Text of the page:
Here’s my standard intro to this post:
I had quite a review drought to end 2011 so I think the remedy for this kind of post would be to have the post be cumulative monthly. Therefore, after each qualifying film a short write-up will be added to the monthly post. The mini-reviews will be used to discuss Netflix and other home video screenings. Theatrical releases, regardless of how they are seen whether in an auditorium or on VOD, will get full reviews [That is when deemed necessary. As I wrote here I do want to focus more on non-review writing wherever possible].
For a guide to what scores mean go here.
Survive and Advance
So the ESPN 30 for 30 films are back at it in full force. Even those who turn a critical eye to ESPN look upon this series of documentaries as an example of what the self-proclaimed worldwide leader is still capable of when it sets its mind to it, and perhaps this film is now at the forefront of that conversation.
The set-up and structure is as simple as it is powerful, but in ways unexpected. Many, who have even a passing knowledge of sports, know of the improbable championship run of NC State in 1983 and later on the passionate, legendary speech by Jim Valvano at the ESPYs (Perhaps the last time they had true relevance) what the film does is take a step or two beyond those known moments. It starts with the funeral of Lorenzo Charles, the man who scored the now iconic dunk off a just-short Hail Mary three-point attempt. This is the impetus for the players to have reunions “If we don’t see each other once a year, we’ll only be coming to each other’s funerals.” says Whittenburg, and thus, they meet and form the frame of the tale. However, the film navigates through the pre-championship years and championship year runs with flash-forwards containing prophetic, funny and entertaining Valvano sound bites. It gives the title further poignance that is never too finely underlined.
After the championship things come closer to a point of convergence and carry more impact and the two meanings intertwine, again without being over-stressed. It’s a film ostensibly about a miraculous run, but it’s very clear from early on that the run will occur and the miracle truly becomes the off-the-court impact and what comes from it all, as sad a tale as it is.
Time of My Life
This is the kind of film that faces and overcomes the danger of falling into an issue-film trap of being overly-involved in stump-speeching, soap-boxing and campaigning. When your film purports to highlight seminal case in the instituting of euthanasia laws in a country both that, and an eventual death, become inevitable.
However, what Time of My Life does so well is tell the personal narrative first and foremost and then fold in the issue film as the tale progresses. Yes, there are many issue films that will have circumstances dictate their cause, but what you also get here is a film whose emotional impact is withheld until later.
That is not to say this film doesn’t pack an emotional wallop, it most certainly does, and quite a big one. What it does do is postpone the big hit. The story travels through time and each of the early, fairly short sequences have their own tenor and know when they should end. What it builds is a more rounded, bittersweet emotion not overly-concerned in melancholy, not consciously pulling at heartstrings until the very end. When it does attempt to play them it does so very successfully.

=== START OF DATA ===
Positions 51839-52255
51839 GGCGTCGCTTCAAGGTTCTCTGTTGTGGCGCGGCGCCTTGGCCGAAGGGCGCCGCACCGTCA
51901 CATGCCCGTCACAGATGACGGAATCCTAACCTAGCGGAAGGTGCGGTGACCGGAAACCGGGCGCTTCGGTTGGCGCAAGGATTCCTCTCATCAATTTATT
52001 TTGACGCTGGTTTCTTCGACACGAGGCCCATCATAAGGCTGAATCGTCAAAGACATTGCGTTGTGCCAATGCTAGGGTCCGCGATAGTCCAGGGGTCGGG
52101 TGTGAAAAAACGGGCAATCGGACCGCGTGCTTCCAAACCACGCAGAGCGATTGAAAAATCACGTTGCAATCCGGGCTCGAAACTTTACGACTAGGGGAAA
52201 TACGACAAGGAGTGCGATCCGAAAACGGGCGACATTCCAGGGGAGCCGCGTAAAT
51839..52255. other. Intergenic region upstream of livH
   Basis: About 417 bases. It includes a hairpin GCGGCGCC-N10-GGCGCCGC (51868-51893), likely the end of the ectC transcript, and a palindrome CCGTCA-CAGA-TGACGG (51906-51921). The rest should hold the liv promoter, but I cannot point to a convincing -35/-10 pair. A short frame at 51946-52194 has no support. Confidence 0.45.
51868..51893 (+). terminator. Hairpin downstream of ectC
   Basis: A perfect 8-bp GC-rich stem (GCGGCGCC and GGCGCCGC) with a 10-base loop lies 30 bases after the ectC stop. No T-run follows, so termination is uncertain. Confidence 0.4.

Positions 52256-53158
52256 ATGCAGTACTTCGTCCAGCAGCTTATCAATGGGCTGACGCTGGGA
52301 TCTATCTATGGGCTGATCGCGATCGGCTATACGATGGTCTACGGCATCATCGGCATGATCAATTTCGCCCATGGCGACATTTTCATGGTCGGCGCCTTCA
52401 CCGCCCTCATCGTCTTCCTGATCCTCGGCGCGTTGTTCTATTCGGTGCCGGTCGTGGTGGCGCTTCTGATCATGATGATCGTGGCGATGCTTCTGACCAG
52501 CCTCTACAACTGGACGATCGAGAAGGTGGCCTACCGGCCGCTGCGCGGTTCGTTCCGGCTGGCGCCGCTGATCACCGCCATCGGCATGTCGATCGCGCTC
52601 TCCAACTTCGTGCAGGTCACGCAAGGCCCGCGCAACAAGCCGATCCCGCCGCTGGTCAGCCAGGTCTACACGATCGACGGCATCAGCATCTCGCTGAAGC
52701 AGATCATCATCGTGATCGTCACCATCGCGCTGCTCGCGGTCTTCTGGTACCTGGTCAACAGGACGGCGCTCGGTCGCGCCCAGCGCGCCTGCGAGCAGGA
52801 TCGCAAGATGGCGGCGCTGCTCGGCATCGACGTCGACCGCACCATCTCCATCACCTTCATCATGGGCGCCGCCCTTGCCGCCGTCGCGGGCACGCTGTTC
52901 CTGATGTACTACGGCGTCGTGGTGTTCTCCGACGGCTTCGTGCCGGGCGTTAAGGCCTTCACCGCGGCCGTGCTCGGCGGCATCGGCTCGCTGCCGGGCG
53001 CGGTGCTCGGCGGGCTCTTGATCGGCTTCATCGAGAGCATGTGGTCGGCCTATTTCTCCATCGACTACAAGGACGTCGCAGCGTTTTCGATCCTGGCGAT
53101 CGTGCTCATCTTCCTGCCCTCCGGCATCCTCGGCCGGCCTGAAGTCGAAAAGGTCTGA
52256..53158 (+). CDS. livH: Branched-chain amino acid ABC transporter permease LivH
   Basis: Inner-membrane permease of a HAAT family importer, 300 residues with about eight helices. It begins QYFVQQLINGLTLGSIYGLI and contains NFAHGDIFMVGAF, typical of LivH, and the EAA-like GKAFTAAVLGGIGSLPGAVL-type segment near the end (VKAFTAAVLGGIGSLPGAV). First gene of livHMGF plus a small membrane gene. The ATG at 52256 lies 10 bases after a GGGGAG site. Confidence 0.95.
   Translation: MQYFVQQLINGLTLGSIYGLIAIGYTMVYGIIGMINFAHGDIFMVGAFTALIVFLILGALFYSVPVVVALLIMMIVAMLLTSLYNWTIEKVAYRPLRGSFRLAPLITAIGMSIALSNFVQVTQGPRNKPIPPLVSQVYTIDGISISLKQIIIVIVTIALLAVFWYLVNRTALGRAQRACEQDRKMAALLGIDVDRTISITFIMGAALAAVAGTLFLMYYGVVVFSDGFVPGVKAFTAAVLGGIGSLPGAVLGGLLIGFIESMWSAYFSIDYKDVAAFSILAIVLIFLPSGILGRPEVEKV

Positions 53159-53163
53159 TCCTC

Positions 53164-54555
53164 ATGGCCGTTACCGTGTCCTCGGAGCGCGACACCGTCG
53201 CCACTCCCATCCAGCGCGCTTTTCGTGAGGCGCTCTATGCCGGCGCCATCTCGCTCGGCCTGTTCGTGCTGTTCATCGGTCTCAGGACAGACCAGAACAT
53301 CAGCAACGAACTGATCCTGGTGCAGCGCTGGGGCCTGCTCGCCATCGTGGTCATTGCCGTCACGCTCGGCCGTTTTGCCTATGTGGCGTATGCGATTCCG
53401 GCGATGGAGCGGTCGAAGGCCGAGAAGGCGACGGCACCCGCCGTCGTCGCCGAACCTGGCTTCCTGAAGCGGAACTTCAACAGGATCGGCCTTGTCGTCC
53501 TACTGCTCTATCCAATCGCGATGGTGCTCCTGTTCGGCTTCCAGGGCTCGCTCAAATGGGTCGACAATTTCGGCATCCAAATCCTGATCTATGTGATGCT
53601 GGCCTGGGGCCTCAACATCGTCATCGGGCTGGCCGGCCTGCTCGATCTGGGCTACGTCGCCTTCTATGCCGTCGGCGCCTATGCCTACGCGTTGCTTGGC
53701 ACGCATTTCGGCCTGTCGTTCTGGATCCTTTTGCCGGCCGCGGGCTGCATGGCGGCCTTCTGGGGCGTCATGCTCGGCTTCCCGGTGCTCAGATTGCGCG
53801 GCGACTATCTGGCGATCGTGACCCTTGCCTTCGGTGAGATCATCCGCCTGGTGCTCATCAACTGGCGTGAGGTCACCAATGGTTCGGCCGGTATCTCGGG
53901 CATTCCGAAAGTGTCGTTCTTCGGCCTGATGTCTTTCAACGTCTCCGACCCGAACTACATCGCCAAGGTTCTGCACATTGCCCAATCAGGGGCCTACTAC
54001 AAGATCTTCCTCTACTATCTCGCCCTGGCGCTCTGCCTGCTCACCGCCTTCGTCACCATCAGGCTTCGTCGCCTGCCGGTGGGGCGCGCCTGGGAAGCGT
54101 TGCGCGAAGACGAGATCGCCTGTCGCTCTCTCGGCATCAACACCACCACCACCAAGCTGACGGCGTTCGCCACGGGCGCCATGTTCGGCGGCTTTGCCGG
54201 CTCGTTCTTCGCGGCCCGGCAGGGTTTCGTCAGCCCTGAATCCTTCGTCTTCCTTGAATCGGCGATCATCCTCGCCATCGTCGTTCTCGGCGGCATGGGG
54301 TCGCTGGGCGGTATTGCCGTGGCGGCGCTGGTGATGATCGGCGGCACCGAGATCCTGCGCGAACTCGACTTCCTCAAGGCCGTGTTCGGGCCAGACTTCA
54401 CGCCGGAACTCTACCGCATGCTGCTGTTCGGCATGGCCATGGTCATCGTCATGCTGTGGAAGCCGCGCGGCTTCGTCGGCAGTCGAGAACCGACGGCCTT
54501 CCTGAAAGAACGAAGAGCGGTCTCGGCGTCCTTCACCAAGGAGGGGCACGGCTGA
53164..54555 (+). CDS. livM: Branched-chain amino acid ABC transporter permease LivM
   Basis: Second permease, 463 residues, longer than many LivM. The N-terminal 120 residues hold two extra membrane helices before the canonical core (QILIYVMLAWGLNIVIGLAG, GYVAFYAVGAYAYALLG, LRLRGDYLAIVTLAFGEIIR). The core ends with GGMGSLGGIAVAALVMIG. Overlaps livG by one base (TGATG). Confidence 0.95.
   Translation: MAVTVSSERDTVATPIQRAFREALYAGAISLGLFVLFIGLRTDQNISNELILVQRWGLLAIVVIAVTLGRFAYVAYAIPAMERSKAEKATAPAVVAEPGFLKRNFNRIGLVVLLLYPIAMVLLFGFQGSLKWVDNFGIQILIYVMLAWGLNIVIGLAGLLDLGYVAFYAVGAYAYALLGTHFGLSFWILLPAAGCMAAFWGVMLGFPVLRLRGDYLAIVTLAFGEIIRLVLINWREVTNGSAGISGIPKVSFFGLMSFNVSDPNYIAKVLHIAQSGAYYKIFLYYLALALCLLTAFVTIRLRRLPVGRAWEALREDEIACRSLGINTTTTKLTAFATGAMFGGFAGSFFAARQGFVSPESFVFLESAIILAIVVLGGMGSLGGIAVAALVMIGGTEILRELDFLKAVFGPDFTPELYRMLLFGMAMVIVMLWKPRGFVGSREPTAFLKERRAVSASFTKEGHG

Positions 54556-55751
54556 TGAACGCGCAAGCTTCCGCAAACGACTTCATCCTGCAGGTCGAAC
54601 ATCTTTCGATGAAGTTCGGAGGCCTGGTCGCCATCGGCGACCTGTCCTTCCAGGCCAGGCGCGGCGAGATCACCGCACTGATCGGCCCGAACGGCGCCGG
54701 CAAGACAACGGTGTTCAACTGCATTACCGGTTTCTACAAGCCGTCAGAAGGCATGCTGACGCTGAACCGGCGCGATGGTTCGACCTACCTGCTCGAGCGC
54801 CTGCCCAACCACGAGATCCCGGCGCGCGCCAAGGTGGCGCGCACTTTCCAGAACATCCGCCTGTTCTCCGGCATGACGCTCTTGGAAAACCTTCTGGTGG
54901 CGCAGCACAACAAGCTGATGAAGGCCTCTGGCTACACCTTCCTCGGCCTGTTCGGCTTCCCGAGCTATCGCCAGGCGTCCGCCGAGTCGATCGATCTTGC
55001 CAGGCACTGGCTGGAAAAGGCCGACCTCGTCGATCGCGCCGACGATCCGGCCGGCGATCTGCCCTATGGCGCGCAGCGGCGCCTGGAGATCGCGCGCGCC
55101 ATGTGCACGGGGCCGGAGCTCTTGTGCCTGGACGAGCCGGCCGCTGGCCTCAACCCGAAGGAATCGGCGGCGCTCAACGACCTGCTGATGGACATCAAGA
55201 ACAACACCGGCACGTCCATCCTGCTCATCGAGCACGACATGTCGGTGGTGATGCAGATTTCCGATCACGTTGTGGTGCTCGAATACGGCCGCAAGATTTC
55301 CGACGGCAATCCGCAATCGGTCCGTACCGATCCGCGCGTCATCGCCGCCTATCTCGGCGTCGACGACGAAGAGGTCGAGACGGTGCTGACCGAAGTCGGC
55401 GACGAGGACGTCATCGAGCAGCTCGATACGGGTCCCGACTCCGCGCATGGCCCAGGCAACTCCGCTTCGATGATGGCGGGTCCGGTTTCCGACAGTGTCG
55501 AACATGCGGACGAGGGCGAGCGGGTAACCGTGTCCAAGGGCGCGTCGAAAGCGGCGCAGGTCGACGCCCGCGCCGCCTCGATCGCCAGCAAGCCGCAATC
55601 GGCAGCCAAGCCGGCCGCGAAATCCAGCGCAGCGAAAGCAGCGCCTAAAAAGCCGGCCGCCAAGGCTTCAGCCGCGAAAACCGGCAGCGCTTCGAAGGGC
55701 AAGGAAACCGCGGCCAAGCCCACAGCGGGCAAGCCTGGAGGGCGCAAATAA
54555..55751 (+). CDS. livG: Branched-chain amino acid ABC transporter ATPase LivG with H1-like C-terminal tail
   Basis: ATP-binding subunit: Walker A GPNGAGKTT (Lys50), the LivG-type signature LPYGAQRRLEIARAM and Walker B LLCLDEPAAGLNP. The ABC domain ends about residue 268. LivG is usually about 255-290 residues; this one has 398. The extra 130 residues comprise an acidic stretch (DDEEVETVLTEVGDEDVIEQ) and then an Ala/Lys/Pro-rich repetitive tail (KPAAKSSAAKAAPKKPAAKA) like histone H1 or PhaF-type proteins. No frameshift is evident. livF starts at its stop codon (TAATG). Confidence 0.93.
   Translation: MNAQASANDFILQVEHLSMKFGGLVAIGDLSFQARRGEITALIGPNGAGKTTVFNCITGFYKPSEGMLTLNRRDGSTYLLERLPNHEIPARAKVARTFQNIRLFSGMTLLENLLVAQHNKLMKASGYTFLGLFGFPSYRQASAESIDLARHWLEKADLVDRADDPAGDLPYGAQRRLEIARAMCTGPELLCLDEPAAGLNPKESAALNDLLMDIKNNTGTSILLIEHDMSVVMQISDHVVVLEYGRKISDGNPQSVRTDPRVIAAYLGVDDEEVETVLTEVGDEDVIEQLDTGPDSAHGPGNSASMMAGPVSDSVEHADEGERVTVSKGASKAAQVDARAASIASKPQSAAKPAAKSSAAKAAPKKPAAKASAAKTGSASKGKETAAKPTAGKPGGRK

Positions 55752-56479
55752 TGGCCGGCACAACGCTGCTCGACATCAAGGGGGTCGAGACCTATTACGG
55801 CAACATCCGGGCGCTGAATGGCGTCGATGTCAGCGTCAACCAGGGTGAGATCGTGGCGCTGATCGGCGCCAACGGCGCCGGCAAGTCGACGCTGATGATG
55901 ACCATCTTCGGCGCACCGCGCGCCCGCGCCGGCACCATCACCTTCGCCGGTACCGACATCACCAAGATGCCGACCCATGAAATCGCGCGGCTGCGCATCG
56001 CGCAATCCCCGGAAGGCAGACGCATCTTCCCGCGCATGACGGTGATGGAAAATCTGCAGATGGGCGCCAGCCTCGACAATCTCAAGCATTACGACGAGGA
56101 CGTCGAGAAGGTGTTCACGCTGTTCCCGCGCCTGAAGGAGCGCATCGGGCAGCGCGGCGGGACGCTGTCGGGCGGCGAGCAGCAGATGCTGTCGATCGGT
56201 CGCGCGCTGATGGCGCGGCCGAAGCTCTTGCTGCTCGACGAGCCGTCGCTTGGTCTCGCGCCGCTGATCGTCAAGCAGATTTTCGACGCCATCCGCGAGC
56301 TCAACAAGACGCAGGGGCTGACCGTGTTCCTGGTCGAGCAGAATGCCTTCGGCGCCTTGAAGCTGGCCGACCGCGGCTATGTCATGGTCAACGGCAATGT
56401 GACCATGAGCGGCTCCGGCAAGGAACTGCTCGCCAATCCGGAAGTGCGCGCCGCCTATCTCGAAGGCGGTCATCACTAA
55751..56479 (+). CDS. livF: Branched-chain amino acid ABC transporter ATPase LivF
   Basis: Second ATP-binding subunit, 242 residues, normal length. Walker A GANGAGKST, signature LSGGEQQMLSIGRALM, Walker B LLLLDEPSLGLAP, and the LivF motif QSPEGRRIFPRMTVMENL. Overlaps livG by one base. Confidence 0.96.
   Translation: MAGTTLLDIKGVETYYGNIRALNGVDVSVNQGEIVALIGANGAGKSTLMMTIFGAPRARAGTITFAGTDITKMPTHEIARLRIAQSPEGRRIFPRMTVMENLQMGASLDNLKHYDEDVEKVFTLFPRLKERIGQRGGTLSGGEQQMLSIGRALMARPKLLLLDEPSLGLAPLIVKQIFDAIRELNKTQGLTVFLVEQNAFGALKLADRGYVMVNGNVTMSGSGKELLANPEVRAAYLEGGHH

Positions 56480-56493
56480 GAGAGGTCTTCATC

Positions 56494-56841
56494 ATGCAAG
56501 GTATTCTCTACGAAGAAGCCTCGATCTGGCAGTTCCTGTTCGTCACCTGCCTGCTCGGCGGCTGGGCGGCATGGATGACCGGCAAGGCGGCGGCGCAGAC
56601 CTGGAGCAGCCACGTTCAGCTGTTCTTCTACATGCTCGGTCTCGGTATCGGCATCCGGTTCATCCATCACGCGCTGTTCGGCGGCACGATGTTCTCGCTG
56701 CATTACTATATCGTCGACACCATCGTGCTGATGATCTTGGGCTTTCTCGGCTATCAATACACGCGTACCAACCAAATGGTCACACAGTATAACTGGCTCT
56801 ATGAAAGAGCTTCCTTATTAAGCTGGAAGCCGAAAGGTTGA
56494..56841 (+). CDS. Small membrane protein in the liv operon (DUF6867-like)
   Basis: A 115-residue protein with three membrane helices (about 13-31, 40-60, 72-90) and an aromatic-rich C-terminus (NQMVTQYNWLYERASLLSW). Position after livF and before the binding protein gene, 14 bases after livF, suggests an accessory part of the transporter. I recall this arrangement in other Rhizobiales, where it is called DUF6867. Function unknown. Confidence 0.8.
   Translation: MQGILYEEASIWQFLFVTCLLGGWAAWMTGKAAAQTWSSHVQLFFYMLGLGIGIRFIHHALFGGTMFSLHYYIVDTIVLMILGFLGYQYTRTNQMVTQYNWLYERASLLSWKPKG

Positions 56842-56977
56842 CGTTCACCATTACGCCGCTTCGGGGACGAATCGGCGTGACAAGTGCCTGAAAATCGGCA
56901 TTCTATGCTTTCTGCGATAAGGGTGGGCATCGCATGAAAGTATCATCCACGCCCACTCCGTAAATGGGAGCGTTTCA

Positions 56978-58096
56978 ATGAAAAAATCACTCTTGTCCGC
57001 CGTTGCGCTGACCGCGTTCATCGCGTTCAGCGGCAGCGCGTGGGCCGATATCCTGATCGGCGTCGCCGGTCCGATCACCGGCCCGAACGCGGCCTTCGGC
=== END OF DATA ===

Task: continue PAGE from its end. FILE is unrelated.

Time of My Life features brilliant performances throughout, and some really smart, great writing; especially as it draws towards its conclusion and a crushingly beautiful emotional climax. If you know what you’re signing up for, it’s a tremendously moving and rewarding experience.
John Dies at the End
Conventional wisdom is that the horror film, one could even extrapolate this to any kind of genre cinema, cannot be too smart. This is a notion that Don Coscarelli seemingly disdains in his cinema, and usually in the best way possible. Coscarelli’s constructs usually have a surface that are engaging enough to get you beyond the murk of the not-as-clear moment, but if you dig beneath the seeming clarity into the ambiguity, the areas open to interpretation, you are further rewarded.
Coscarelli’s films usually play in this milieu through nightmare logic, in this case in the guise of a mind-expanding, dimension-crossing drug. So it usually leads you to a place where you’re ready to slough off the normal restraints of time and space, which helps you to dive in.
There’s been much unoriginal talk about the lack of originality in cinema. What John Dies at the End exemplifies from the start is that it’s looking to take the road less traveled, in a way it’s not usually trod.
It’s an enjoyable ride, which I may be better able to quantify should I happen to watch it again, but it’s well worth taking. It’s especially worth taking if you’re looking for something a little bit out of the ordinary. Something that’s funny, weird and unexpected and all Coscarelli.
Whereas prior I discussed a film that is fairly unique, here we deal with a film that’s on well-trod ground: the obsessive-psychotic female crush. It’s not a subgenre I’ve seen too much of, but I have seen it and it is one I am open too. In the horror and thriller genres it is far too often a female character who is victimized, pursued and the subject of gaze. The reversal of that gender role is refreshing.
Sadly, it is in these fairly academic trappings that are givens of the synopsis of Crush where its greatest successes lie. The execution of the narrative constructs and precepts leaves a lot to be desired.